Kaiser Health News reported that Oxford had originally agreed to make its mRNA-COVID vaccine open source, releasing the technology to manufacturers without expensive licensing costs; however, after the Gates Foundation intervened, Oxford signed an exclusive license with AstraZeneca. Since then, both Oxford and AstraZeneca have stated that they will not make a profit from the production and distribution of their vaccine “for the duration of the coronavirus pandemic.” After that, they are no longer bound by that promise.
Kaiser pointed out that the vaccine industry has a financial shortfall, as vaccines usually do not bring in much money. After all, they are supposed to protect against viruses for a lifetime. Instead, pharmaceutical companies have traditionally relied on expensive drugs that must be taken repeatedly to remain a profitable business.
However, Gates recently announced that instead of the two shots of mRNA COVID-19 vaccine typically given to people today, he recommends three shots to prevent the spread of new variants of the virus.
His recommendation to increase the dose follows the WHO’s announcement that there is “no evidence that any of the vaccines” are able to “prevent people from actually getting the infection [COVID] and thus passing it on.
Gates explained that “AstraZeneca in particular has a challenge with the variant.”
“And the other two, Johnson & Johnson and Novavax, are a little less effective, but still effective enough that we should definitely get them out as soon as possible while we explore this idea of tuning the vaccine.”
Like Gates, Pfizer CEO Albert Bourla announced Thursday that the vaccine maker is testing a third dose of its vaccine in anticipation of annual booster shots, citing divergent strains of COVID-19 and the ongoing need to adapt vaccines to the evolving virus.
“Every year you should be vaccinated against influenza”, Bourla told NBC News. “It’s going to be the same with COVID. Every year you have to get vaccinated to be protected against Covid.”
“Meanwhile, the policies he and others have promoted are destroying the global economy and demolishing the middle class, making them and others even richer, and censoring vaccine safety advocates like me”.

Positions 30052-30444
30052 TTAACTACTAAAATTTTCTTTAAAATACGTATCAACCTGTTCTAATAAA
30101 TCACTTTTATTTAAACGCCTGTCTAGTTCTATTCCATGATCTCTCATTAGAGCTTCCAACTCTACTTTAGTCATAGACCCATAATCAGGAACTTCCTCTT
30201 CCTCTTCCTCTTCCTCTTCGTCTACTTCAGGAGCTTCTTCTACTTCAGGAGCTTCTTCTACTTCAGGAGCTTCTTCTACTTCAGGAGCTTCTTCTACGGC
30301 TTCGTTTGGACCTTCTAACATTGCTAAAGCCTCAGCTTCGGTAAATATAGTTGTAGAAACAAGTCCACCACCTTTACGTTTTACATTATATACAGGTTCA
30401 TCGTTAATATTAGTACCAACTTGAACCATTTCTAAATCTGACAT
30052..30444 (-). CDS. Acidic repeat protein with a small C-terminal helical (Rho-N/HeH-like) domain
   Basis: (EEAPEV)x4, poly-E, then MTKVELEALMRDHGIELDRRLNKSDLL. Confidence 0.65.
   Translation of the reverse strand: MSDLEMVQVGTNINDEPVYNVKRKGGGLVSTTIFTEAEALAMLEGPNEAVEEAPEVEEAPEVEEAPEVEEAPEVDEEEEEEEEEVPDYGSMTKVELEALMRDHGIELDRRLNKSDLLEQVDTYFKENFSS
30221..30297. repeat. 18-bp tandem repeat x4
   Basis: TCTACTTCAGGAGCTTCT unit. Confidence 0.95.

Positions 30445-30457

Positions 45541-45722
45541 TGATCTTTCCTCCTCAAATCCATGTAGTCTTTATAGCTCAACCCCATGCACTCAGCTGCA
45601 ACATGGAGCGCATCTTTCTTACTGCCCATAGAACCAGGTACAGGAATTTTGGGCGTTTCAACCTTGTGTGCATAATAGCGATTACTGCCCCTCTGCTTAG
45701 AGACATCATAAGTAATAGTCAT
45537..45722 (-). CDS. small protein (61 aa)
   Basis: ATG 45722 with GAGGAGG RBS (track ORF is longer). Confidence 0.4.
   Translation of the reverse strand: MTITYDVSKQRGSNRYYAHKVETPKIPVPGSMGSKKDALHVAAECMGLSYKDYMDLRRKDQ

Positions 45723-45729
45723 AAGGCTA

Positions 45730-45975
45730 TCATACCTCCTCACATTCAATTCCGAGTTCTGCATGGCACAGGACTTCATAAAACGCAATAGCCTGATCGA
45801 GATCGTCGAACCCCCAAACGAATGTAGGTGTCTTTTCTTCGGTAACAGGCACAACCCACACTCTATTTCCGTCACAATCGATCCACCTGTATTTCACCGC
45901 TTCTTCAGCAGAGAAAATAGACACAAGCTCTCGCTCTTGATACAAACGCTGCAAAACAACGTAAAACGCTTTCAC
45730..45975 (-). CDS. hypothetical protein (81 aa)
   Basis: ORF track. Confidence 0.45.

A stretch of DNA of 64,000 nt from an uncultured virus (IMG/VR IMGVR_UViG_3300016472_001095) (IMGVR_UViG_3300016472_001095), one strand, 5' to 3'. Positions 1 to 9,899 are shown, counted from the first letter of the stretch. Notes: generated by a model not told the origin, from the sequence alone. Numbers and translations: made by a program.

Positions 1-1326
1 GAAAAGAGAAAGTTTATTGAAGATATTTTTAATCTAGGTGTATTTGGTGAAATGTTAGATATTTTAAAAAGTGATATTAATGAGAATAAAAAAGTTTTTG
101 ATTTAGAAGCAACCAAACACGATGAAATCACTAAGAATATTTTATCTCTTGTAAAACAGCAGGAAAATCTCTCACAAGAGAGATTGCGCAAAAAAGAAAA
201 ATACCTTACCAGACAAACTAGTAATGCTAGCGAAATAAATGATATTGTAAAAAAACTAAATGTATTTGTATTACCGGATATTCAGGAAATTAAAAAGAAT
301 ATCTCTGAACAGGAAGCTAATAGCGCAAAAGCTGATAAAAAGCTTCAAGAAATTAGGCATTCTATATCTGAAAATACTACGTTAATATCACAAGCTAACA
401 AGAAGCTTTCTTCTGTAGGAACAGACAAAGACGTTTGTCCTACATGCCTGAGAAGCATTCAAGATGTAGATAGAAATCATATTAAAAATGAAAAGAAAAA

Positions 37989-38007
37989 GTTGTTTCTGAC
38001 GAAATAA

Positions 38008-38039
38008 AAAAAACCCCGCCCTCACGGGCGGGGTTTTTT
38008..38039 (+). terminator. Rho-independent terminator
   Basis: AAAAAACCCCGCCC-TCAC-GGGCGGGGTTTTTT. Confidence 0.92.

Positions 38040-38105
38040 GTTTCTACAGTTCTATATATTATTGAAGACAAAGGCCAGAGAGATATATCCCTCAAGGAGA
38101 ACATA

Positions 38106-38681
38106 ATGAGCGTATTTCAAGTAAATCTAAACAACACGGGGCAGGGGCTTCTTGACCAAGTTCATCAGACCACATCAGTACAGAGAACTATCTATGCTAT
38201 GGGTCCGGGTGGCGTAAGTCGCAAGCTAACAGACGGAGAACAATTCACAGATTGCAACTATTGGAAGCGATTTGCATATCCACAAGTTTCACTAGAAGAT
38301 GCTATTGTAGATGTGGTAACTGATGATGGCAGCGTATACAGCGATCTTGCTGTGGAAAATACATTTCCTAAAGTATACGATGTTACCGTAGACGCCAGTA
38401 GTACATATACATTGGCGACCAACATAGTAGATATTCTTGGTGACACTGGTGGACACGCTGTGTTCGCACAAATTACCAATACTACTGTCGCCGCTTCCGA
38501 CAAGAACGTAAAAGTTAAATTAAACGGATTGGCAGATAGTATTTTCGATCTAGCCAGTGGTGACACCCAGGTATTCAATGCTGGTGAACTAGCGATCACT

In addition to funding the AstraZeneca vaccine, the Gates Foundation has given about $20 million in grants to Moderna, which also makes a COVID vaccine that is already approved for “emergency use” in the United States.
On Thursday, Moderna reported 2020 revenue 13 times that of 2019.
“Total revenue was $803 million for the year ended December 31, 2020 compared to $60 million for the year ended December 31, 2019,” the report said, adding that much of the increase was associated with the company’s coronavirus vaccine, mRNA-1273.
“High revenues in the fourth quarter of 2020 and the full year, were driven by increased grant revenue and product sales,” most of which came from a federal award from the Biomedical Advanced Research and Development Authority (BARDA), the report added.
Many of Gates’ other “pandemic” investments remain a mystery.
James Love, director of Knowledge Ecology International, a nonprofit that specializes in intellectual property and public health, criticized Gates for keeping much of his charity’s involvement secret, The Nation reported.
We don’t ask for unreasonable things… We ask, for example, “Can you explain what you are doing? Can you show us what these contracts look like”? Especially since they use their money to influence the policy that affects our taxes”.
That is why, in a series of interviews, including with Wired, Gates concealed his financial interest in drug manufacturer Gilead, which develops and manufactures a drug to fight the virus, Remdesivir. In fact, he told Wired that he would be prescribed the drug if one day he had to go to hospital with COVID-19.
The National Institutes of Health
The National Institutes of Health (NIH) sided behind remdesivir after assembling a COVID-19 Guideline Panel that included 16 members (out of 55) who have or had financial ties to Gilead. In addition to endorsing remdesivir, the panel also rendered a negative verdict on hydroxychloroquine, a competing prophylactic drug. Hydroxychloroquine has been shown to be more effective against mortality after infection with COVID-19 than remdesivir and could prevent hospitalization. Remdesivir is prescribed only after hospitalization.
A 5-day treatment cycle of Remdesivir costs about $3,000, while a 5-day treatment of Hydroxychloroquine costs only $10. Gates has advised people to avoid taking the cheap and readily available drug hydroxychloroquine and instead choose its expensive alternative, which is an investment option.
In television interviews in which he is questioned as a COVID-19 expert, Gates never discloses these conflicts of interest, nor is he ever asked.
While the Gates Foundation makes hundreds of millions of dollars from its vaccine partnerships, Gates’ personal fortune is said to have increased by over $10 billion since March 2020, while many ordinary citizens are already suffering the dangerous side effects of the largely untested mRNA-derived vaccines.
The Oxford/AstraZeneca vaccine and those of its competitors Pfizer/BioNTech and Moderna are being developed using mRNA technology and are currently classified as experimental by the Food and Drug Administration (FDA), although the latter two have FDA “emergency use authorization.”
Since the launch of Pfizer-BioNTech’s COVID-19 vaccine, a total of 1,095 deaths have been recorded in the latest Centers for Disease Control and Prevention (CDC) Vaccine Adverse Event Reporting System (VAERS) data from December 15, 2020 to February 18, 2021, representing 5.5 % of the 19,907 adverse events in the system’s report. An additional 2,297 people were hospitalized, 755 of whom were reported to have suffered a life-threatening reaction.